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What’s For Lunch? Packing a Kid (And an Environmentally) Friendly Lunch

Packing your child’s lunch just got more complicated. The question of “what’s for lunch?” has now been expanded to “what’s your lunch packaging”, as parents are faced with product safety issues, new school waste mandates and reducing their family’s environmental footprint.

The New York State Department of Environmental Conservation estimates that one student taking a disposable lunch to school each day will create 45 to 90 pounds of garbage per year.

In an effort to teach children about the environmental impact of their food and beverage choices, and focus on reducing, recycling, and reusing to avoid waste, many schools are committed to reducing waste on campus. One method is to encourage parents to pack a “waste-free” lunch. This means everything in your child’s lunchbox is reusable or consumable. Schools such as Marin Primary School in Marin, California, are not only recycling and composting, but they have done away with plastic utensils, cups, and plates by washing reusable plates that the children have made themselves.

Local children’s cloth napkin company, Fabkins, is working with schools to provide children’s size napkins for fundraisers, classroom party baskets, and lunchrooms throughout the country. While Kids Konserve offers stainless steel food containers, sandwich wraps and safe party ware for kids’ lunches and celebrations.

The number of children’s product recalls due to lead paint, poor plastics, and PVC have increased dramatically. Luckily there is a big “green” market to fill the void of safe products, when it comes to lunchboxes and food storage. There are many fun and colorful lead-free, old-fashioned metal lunchboxes as well as soft PVC- and lead-free lunch totes that children can choose from. Allowing your child to choose is important so your child is proud of his lunchbox and excited to see and eat what’s inside.

To deal with portion control and eliminate the waste of plastic bags, sandwich wrap, and waxed paper is with a lunchbox system. These are composed of a set of safe plastic boxes arranged in a larger box, like that of a traditional Japanese bento box. These boxes are easy for parents to pack and determine an appropriate size portion for your child. It is also easy for children to pack and clean up, as the pieces fit snugly together as a puzzle. Preschool teacher Joanne Haight advises parents to pack foods for school in containers that keep food fresh and safe but are also child friendly to open. She says especially for preschool age children, that self help is just as important as what they are eating.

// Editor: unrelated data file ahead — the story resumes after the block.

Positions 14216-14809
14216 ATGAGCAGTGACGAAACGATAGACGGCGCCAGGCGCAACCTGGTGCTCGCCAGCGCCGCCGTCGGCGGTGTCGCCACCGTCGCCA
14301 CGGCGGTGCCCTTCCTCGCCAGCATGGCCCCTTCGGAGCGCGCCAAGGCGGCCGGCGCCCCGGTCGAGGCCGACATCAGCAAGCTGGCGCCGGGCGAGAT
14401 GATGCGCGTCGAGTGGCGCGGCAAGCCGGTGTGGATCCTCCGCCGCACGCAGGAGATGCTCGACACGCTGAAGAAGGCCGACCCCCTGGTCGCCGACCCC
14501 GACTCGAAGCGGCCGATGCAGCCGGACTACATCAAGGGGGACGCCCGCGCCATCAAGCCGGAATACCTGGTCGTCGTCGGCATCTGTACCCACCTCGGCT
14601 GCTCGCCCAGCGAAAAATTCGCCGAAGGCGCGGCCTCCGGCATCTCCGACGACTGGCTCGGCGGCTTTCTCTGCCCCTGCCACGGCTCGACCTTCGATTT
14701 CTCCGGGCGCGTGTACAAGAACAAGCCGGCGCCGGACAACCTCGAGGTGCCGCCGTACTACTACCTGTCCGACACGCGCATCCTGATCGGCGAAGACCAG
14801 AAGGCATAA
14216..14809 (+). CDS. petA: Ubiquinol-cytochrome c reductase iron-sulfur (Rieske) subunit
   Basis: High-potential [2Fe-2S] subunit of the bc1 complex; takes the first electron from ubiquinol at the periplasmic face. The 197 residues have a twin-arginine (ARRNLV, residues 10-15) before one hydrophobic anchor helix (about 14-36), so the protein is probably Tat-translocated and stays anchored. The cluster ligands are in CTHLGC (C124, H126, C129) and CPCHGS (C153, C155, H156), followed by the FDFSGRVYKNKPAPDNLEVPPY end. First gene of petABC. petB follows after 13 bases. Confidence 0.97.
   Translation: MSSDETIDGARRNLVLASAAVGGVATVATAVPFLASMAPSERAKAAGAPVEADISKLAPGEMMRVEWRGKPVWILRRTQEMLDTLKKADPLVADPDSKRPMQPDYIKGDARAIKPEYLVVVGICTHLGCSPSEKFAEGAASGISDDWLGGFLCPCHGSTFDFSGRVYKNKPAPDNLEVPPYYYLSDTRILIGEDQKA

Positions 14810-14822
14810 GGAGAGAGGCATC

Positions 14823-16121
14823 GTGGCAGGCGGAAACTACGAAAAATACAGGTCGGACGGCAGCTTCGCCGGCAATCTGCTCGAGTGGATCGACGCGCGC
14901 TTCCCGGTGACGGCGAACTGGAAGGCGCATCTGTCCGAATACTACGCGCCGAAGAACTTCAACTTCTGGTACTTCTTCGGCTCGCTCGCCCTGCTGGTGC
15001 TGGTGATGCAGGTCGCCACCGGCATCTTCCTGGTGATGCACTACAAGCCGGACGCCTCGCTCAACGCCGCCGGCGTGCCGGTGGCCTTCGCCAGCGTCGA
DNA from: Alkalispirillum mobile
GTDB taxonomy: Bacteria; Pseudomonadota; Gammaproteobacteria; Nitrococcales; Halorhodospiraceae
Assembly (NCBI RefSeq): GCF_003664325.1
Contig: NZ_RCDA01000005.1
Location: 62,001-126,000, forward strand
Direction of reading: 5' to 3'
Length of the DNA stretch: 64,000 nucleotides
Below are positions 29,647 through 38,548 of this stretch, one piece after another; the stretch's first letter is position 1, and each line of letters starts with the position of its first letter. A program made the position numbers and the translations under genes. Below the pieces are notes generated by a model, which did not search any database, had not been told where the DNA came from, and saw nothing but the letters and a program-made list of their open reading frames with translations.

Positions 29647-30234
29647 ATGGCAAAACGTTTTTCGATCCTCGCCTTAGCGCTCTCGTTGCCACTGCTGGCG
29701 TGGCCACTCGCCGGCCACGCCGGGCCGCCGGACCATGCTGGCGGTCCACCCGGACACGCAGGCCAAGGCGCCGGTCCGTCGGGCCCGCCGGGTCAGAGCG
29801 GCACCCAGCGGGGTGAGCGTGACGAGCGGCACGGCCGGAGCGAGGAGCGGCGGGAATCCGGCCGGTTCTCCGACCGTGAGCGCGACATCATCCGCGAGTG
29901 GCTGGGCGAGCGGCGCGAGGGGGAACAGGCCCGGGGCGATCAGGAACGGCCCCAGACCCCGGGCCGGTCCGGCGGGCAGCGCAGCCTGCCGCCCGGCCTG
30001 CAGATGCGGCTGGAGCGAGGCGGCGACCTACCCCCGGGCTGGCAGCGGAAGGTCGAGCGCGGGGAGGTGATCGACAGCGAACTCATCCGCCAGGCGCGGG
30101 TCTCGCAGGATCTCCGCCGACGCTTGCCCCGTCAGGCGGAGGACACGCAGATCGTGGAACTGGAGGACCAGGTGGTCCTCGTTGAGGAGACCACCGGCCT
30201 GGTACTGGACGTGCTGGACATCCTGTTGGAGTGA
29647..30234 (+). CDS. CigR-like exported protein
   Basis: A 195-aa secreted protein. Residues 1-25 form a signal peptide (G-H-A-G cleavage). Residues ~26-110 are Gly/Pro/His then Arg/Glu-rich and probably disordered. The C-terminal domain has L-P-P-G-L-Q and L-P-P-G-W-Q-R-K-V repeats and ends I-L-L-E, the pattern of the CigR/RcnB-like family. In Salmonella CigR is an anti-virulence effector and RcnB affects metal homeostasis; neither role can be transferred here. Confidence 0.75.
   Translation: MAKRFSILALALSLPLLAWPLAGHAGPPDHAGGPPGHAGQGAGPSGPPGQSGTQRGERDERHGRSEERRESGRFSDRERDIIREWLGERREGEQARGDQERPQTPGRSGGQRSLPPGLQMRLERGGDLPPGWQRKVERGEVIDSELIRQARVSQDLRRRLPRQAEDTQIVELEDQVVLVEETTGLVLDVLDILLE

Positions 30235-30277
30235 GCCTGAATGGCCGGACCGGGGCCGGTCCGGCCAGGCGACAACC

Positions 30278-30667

These green on-the-go tips work for all ages and venues, whether they’re headed to school, daycare, or a family outing.

Keep perishables cold in insulated lunch bags. There are many PVC- and lead-free choices. Rather than using an ice pack you can freeze backpack with detachable lunch box items such as yogurt or water, which will thaw and be ready by mealtime.

Pack food, drink and soups in reusable, non-plastic containers and thermos bottles. Containers made from stainless steel and aluminum reduces waste and concern of leaching of toxins such as Bisphenol A, which is linked to birth defects, miscarriage, and prostate cancer.

Wrap sandwiches in reusable sandwich wraps, such as by Wrap-n-Mat. Opt for foil over plastic wrap and baggies. Unlike waxed paper and plastic wrap, aluminum foil is available in 100 percent recycled form, is recyclable in most areas, withstands heat and cold, and works better than plastic and waxed paper at keeping moisture in. Aluminum is also oil free and is not made from petroleum, the way that wax and plastic are. Reduce landfill waste by eliminating plastic bag use, as they can last up to 1,000 years.

Provide metal or ceramic utensils that can be reused and washed. Just remind your child to bring them home. Or provide bamboo renewable and biodegradable forks and spoons, rather than plastic.

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